Location:
MENTAL HEALTH; PRIVILEGED COMMUNICATIONS; SCHOOLS;
Scope:
Connecticut laws/regulations; Court Cases;

OLR Research Report


February 25, 2013

 

2013-R-0133

MENTAL HEALTH REPORTING IN SCHOOLS

By: Marybeth Sullivan, Legislative Analyst II

You asked whether Connecticut law designates mandated reporters, specifically within school systems, to report students with mental health issues who pose a danger of harm to self or others.

SUMMARY

There is no law in Connecticut designating mandated reporters within school systems, or elsewhere, to report students with suspected mental illness and related violent tendencies. However, Connecticut statutes have removed confidentiality barriers and courts have imposed civil liabilities in relation to patient communications. In effect, this encourages mental health professionals to report threats of harm.

For example, some Connecticut statutes allow certain mental health professionals to report patients who threaten harm by disclosing otherwise confidential patient information, if they so choose. These laws are outlined below, excerpted from OLR Report 2013-R-0089.

Additionally, Connecticut courts have found that mental health professionals have a duty to warn an identifiable victim of an imminent physical threat. Mental health professionals may be held liable in civil court if they fail to warn an identifiable victim of an imminent physical threat.

CONNECTICUT STATUTES: DISCLOSURE OF CONFIDENTIAL COMMUNICATIONS

Communications between mental health professionals and patients are generally confidential and cannot be disclosed to a third party without the patient's consent. The definition of “communications” varies somewhat by profession. For example, it is broader for psychiatrists and social workers than for psychologists.

Mental health professionals may disclose privileged communications without the patient's consent in certain circumstances specified by the following statutes included in Table 1 below.

Table 1: Permitted Patient Information Disclosure Circumstances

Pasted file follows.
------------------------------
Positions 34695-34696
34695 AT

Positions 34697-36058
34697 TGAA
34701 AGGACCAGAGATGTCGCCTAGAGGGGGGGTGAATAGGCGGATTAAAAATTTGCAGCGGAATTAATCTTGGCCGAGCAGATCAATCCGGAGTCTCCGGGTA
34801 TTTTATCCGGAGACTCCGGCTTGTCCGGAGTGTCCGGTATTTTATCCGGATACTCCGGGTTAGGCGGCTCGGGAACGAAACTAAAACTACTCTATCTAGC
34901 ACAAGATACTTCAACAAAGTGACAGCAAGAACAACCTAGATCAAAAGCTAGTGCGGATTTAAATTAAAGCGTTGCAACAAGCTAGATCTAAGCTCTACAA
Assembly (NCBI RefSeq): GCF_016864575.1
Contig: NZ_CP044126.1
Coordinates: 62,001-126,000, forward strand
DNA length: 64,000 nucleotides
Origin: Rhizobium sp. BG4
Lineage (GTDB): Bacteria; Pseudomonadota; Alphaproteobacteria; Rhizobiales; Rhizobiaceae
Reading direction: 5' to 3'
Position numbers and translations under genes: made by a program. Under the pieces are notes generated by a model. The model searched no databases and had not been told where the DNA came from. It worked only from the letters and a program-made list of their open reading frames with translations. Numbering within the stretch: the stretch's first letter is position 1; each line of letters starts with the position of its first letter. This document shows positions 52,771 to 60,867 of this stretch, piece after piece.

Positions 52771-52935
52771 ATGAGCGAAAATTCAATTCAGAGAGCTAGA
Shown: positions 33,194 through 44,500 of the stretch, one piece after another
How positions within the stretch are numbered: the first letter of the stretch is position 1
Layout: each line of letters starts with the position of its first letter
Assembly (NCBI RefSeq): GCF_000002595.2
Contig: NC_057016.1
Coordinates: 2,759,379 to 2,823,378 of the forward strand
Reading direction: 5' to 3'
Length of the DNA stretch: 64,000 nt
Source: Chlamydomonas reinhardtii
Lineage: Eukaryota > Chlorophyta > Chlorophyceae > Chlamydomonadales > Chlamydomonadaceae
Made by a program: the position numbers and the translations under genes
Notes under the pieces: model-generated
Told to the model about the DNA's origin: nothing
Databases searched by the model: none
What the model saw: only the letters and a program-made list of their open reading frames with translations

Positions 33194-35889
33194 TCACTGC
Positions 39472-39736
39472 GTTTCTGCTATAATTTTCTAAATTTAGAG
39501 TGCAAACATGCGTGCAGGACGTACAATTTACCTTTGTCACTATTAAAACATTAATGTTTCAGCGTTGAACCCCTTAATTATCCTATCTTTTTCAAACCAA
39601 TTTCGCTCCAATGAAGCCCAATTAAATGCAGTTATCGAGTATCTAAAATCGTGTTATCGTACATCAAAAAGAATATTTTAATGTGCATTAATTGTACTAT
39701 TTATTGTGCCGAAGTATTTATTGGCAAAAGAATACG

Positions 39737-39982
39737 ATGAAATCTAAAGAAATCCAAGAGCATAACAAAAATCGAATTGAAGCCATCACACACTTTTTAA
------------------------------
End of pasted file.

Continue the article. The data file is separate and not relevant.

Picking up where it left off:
Mental Health Professional

Disclosure Circumstance

Statute

Psychologists

when they believe “in good faith that there is risk of imminent personal injury to the person or to other individuals or risk of imminent injury to the property of other individuals”

CGS 52-146c(c)(3)

Psychiatrists

when they determine “that there is substantial risk of imminent physical injury by the patient to himself or others”

CGS 52-146f(2)

Marital / family therapists

when they believe “in good faith that the failure to disclose such communications presents a clear and present danger to the health and safety of any individual”

CGS 52-146p(c)(2)

Social workers

when they determine “that there is a substantial risk of imminent physical injury by the person to himself or others”

CGS 52-146q(c)(2)

Licensed professional counselors

when they believe “in good faith that the failure to disclose such communication presents a clear and present danger to the health or safety of any individual,” or

when they believe “in good faith that there is risk of imminent personal injury to the person or to other individuals or risk of imminent injury to the property of other individuals”

CGS 52-146s(c)(4)

CGS 52-146s(c)(5)

CONNECTICUT COURTS: DUTY TO WARN

A series of Connecticut state and federal court rulings further encourage mental health professionals to report threats of harm. Courts have recognized that mental health professionals have a duty to warn, which encourages reporting in order to avoid civil lawsuits.